During one of these visits back, a neighbor friend of my grandmother was visiting and noticed him. Afterwards, the neighbor started talking to my grandmother, asking, “Is your son single? Because my niece is single, and I think they might be a good fit for each other.” Her niece—my mother—was in Kenya at the time. They were introduced to each other, they started exchanging letters, and not too long after, they were engaged and they were married.

Back in America, my father had now worked his way up further to being a taxi driver. For years, he did not tell me this, and when he did he did so with a sense of shame; low-paying work is often stigmatized in the Indian-American community and it often hangs over one’s head for years. When he did tell me, I was proud to be the son of somebody who had to work his way up.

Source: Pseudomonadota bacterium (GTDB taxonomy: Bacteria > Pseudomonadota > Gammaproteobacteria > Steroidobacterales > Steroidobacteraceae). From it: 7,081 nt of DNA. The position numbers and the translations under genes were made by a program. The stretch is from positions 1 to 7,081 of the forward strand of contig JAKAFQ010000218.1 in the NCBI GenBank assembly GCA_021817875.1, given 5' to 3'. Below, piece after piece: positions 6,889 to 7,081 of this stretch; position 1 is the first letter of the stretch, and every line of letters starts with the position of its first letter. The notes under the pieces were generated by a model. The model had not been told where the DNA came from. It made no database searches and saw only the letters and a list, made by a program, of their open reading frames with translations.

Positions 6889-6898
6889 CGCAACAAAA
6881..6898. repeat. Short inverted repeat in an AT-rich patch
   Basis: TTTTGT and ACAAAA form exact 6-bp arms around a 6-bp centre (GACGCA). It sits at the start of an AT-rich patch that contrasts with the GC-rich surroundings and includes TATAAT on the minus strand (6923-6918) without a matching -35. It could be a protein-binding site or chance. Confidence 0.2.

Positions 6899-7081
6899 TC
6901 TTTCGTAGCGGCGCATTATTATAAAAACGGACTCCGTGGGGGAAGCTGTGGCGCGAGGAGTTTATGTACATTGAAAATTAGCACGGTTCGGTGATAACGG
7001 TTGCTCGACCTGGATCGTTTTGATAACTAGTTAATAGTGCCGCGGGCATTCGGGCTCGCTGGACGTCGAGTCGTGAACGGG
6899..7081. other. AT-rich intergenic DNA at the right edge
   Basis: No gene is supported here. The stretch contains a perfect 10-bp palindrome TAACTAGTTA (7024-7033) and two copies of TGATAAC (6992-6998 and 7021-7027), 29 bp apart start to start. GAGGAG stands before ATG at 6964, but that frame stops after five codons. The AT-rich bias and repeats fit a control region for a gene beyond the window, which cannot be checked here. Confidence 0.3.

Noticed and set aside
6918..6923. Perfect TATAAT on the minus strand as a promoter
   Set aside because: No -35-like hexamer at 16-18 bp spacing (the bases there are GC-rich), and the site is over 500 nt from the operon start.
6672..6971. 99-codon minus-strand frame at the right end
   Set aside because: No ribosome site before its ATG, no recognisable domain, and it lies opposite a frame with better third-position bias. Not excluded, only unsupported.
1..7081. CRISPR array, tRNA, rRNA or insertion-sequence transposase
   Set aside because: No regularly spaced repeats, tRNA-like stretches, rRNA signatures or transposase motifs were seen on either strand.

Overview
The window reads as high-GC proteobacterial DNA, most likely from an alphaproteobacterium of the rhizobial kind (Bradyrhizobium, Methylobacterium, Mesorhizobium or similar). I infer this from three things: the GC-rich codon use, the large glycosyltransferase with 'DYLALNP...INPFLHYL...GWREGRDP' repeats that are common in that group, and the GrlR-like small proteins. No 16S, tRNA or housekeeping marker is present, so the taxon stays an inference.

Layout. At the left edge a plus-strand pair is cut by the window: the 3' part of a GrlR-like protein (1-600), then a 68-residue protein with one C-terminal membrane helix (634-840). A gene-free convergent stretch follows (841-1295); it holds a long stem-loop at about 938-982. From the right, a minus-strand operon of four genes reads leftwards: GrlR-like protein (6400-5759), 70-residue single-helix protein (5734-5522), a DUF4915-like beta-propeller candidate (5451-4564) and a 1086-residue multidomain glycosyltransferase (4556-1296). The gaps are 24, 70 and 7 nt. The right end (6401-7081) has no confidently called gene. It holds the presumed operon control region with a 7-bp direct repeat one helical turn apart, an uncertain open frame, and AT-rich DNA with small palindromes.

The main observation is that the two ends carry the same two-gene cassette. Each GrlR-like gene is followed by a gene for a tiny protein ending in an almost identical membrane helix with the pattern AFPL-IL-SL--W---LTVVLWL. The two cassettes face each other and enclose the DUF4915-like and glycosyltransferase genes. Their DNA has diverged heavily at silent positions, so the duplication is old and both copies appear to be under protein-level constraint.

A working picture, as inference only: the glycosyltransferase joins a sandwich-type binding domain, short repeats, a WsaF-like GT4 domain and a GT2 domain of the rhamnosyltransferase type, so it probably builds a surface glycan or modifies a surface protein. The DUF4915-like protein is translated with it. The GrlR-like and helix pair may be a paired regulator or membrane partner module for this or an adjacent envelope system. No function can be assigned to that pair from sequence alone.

Soon, my father was able to find work in mortgage banking, becoming a mortgage underwriter. It was good work for him, and he worked very hard. Still, he was often unemployed, for he was always destined to struggle.

My brother was born and, for a while, all was right with the world. Unfortunately, he had a congenital defect that had not been found, and within a few months of his birth, his kidneys had failed him, he was on dialysis, he was undergoing surgery, and he was living in and out of the hospital. In the middle of all of that, I was born. Just a few months after my birth, my family’s world shattered as my brother suffered the stroke that changed his life forever, leaving him blind, epileptic, and intellectually disabled.